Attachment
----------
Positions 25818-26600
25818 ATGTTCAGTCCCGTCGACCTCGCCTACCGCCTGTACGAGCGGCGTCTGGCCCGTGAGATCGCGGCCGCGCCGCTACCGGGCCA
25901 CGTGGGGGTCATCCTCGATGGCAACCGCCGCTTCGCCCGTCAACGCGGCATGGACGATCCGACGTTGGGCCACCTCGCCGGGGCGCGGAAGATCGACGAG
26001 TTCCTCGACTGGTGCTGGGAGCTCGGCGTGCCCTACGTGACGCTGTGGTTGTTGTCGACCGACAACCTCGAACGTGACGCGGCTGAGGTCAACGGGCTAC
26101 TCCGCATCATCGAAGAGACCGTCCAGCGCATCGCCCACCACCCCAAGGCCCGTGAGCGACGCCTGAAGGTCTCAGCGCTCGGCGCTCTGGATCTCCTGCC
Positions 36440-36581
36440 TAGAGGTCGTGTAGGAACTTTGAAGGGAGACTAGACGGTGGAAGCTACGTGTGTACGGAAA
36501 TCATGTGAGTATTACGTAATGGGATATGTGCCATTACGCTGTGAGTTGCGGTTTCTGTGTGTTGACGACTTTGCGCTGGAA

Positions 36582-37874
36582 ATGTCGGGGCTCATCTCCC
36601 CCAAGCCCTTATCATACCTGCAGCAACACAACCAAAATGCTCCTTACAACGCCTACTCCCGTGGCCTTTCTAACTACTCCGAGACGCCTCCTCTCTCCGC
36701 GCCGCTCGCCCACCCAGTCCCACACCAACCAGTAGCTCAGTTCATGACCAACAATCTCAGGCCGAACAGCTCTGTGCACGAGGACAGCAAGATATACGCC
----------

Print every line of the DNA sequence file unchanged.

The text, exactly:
Positions 25818-26600
25818 ATGTTCAGTCCCGTCGACCTCGCCTACCGCCTGTACGAGCGGCGTCTGGCCCGTGAGATCGCGGCCGCGCCGCTACCGGGCCA
25901 CGTGGGGGTCATCCTCGATGGCAACCGCCGCTTCGCCCGTCAACGCGGCATGGACGATCCGACGTTGGGCCACCTCGCCGGGGCGCGGAAGATCGACGAG
26001 TTCCTCGACTGGTGCTGGGAGCTCGGCGTGCCCTACGTGACGCTGTGGTTGTTGTCGACCGACAACCTCGAACGTGACGCGGCTGAGGTCAACGGGCTAC
26101 TCCGCATCATCGAAGAGACCGTCCAGCGCATCGCCCACCACCCCAAGGCCCGTGAGCGACGCCTGAAGGTCTCAGCGCTCGGCGCTCTGGATCTCCTGCC
Positions 36440-36581
36440 TAGAGGTCGTGTAGGAACTTTGAAGGGAGACTAGACGGTGGAAGCTACGTGTGTACGGAAA
36501 TCATGTGAGTATTACGTAATGGGATATGTGCCATTACGCTGTGAGTTGCGGTTTCTGTGTGTTGACGACTTTGCGCTGGAA

Positions 36582-37874
36582 ATGTCGGGGCTCATCTCCC
36601 CCAAGCCCTTATCATACCTGCAGCAACACAACCAAAATGCTCCTTACAACGCCTACTCCCGTGGCCTTTCTAACTACTCCGAGACGCCTCCTCTCTCCGC
36701 GCCGCTCGCCCACCCAGTCCCACACCAACCAGTAGCTCAGTTCATGACCAACAATCTCAGGCCGAACAGCTCTGTGCACGAGGACAGCAAGATATACGCC